Overall, while there remains a correlation in popularity between EGS and VNDB, it’s far weaker than the score correlation. This mismatch might partially be down to the age of the communities. VNs have been a popular niche of the Japanese market for decades, but were virtually unknown in the West before the 2010s. So there’s quite a number of 80s-00s era JVNs that have hundreds of votes on EGS, but are practically unheard of on VNDB.

Differences in taste

So far we’ve been looking at each VN as a whole, but can we delve deeper? A VN can be seen as a package of tropes: childhood-friend heroine, tsundere heroine, dumb male protagonist that’s inexplicably beloved by all (these 3 criteria should narrow us down to approximately 90% of all VNs ever made /s). Through comparing the scores of VNs that have a trope against those who don’t, we can get an impression of how popular that trope is.

Fortunately we don’t have to determine these tropes ourselves, both EGS and VNDB allow users to apply tags to a VN which denote the type of content it has. So let’s start simple and see which tags are correlated with a higher average score on EGS.

This world cloud ranks the EGS tags by the average score of the VNs they appear in, with higher scores being placed higher on the chart, so we can see what type of content is most lauded on EGS. The text size is proportional to the number of VNs that tag appears in, so we can see what’s a common trope and what’s rare.

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A full size version of this image is available here, and a spreadsheet version is available here. Note that this is mostly using google translate for the EGS tags, so the labels are… imaginative.

Generally, it seems like complex VNs (with tags such as “intelligent,” “to solve a mystery” and “difficult to get”) are the most highly rated, while more sexual oriented tags seem to be linked with lower average scores (which is probably due to nukige/porn VNs). It also seems Japanese fans value the *novel* over the *visual* element in their VNs, with “CG is beautiful” being rated quite poorly. Towards the bottom are tags mostly related to being old or low-budget (with tags such as “Low price” and “XP supported”).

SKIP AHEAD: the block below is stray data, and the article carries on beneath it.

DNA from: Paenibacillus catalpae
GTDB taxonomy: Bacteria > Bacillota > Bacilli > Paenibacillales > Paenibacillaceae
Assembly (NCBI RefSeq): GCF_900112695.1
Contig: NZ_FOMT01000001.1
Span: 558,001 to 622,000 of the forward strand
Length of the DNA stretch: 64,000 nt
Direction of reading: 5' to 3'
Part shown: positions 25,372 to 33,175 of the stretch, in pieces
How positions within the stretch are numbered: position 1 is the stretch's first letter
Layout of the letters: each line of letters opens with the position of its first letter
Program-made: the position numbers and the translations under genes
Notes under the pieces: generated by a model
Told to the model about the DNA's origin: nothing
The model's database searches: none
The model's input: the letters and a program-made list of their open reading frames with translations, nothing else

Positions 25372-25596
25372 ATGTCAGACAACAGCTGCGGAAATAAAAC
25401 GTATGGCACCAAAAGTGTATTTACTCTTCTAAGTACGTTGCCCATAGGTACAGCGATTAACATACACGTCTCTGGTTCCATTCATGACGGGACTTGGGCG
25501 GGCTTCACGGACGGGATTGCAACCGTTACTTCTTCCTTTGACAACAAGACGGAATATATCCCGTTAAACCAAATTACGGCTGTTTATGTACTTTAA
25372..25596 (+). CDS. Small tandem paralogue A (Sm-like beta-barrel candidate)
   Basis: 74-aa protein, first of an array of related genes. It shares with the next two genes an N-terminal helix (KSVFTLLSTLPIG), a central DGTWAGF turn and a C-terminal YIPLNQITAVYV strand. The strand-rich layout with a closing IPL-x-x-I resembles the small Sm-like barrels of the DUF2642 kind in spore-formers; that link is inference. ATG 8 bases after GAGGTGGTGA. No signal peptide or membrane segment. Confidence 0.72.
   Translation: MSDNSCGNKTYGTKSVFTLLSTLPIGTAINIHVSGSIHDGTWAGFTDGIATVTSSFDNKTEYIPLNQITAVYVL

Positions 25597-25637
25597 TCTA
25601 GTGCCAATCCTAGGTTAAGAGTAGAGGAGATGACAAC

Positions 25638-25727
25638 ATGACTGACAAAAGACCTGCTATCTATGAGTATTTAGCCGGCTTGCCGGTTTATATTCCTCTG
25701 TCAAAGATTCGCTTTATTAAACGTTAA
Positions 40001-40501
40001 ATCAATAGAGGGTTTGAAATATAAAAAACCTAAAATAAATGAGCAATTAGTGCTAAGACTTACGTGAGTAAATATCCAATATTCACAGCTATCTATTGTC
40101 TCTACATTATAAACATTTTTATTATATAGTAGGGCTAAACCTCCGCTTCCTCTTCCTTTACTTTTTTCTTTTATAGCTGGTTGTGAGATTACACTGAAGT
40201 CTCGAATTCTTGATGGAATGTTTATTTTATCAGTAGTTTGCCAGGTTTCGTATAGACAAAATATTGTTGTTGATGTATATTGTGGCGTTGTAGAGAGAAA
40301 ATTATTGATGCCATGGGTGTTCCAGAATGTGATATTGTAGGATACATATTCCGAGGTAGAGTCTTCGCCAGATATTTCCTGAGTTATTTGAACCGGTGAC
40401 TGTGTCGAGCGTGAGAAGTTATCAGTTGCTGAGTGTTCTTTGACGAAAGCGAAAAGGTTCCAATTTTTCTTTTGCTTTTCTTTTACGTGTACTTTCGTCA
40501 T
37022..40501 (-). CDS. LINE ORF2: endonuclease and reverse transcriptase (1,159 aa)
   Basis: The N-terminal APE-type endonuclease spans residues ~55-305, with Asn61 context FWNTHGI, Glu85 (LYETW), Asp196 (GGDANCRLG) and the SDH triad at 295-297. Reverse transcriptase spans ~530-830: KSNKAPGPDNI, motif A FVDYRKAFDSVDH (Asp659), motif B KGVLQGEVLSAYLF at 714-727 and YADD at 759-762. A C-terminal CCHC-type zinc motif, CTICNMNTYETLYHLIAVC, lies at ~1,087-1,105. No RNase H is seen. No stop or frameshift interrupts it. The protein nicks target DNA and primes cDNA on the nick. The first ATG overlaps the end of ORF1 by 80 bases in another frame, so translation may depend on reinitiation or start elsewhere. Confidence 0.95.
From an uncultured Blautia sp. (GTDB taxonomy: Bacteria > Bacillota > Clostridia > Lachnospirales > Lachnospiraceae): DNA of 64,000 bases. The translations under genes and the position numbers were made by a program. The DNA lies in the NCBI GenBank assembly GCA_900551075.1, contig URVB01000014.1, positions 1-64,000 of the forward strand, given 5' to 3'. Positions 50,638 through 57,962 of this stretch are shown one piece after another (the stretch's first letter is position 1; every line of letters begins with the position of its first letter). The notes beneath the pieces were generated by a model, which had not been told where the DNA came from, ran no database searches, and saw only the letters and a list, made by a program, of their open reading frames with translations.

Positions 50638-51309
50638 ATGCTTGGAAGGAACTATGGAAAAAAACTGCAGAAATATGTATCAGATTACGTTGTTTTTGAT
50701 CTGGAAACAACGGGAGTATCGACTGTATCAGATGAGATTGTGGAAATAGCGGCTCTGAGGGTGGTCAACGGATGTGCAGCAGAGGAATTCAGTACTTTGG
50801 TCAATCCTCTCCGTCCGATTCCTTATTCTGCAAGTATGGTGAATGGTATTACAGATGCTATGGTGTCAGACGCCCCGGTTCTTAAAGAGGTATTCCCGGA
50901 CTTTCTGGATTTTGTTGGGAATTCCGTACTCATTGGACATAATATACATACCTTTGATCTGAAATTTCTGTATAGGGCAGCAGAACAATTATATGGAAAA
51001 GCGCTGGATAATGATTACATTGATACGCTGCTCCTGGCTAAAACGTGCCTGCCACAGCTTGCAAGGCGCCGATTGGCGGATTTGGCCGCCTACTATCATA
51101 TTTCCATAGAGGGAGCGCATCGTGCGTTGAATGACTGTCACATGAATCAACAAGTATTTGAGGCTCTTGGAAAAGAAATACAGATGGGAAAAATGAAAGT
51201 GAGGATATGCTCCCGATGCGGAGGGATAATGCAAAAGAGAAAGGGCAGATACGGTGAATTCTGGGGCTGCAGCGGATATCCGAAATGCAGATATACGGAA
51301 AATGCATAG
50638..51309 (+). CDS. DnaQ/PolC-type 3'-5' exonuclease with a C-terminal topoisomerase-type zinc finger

This has only shown us what Japanese fans like, but we’re more focused on how Japanese and Western fans compare. So instead, let’s try comparing which VNDB tags are correlated with a VN scoring higher on VNDB or EGS.

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A full size version of this image is available here, and a spreadsheet version is available here.

It seems like Western fans value romance and slice of life type stories more than Japanese fans do, whereas Japanese fans are more generous with their nukige/porn ratings. Perhaps we’re more judgemental in our view of sexual content here in the West? Japanese settings also seem to be more favoured among the Western fandom than the Japanese, the weeabooism is real /s. Slightly disappointing is how poorly female protagonists do in the Western fandom. While otomes are widespread in the EVN market, they remain a relatively unpopular niche on VNDB.

Differences in the marketplace

We’ve compared the taste between the Japanese and Western fandoms, but we haven’t looked at the differing availability of VNs in the markets. Are certain types of content more likely to be translated than others? How does the the home-grown Western VN industry differ from the Japanese one?

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A full size version of this image is available here, and a spreadsheet version is available here.

It seems that action/violent type content -whether in the form of police investigations or wars- are especially popular subjects for translated VNs. Female protagonists are also surprisingly high, especially since otomes don’t seem to be translated that often, but that might be because an even smaller proportion of nukige/porn type VNs are translated, and they overwhelmingly have male protagonists.

Lastly, let’s look at the EVNs. With a negligible presence in Japan (there were only 4 EVNs on EGS with at least 4 votes), we can’t really compare what the fans prefer, but we can see how the markets differ in the kind of content they produce. This next chart tracks which VNDB tags are more common in EVNs vs JVNs.

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A full size version of this image is available here, and a spreadsheet version that includes more tags is available here. The sexual content tags were removed because there’s so little sexual content in EVNs that it seemed a waste of space, and it gave room to include rarer content type tags.

The clearest difference between the markets is in the amount of porn, there’s exceedingly little in EVNs. This is likely due to the smaller budget for EVNs which would preclude h-scene artwork, and restrictions on adult content on Steam discouraging such content.

EVNs encompass a broader range of protagonists than JVNs with LGBTQ+ related content being much more common, and female protagonists being as common as males (unlike JVNs where female protagonists make up only a small proportion of VNs). But JVNs can be inclusive in other ways, like being the sole representation of protagonists who can turn into panties.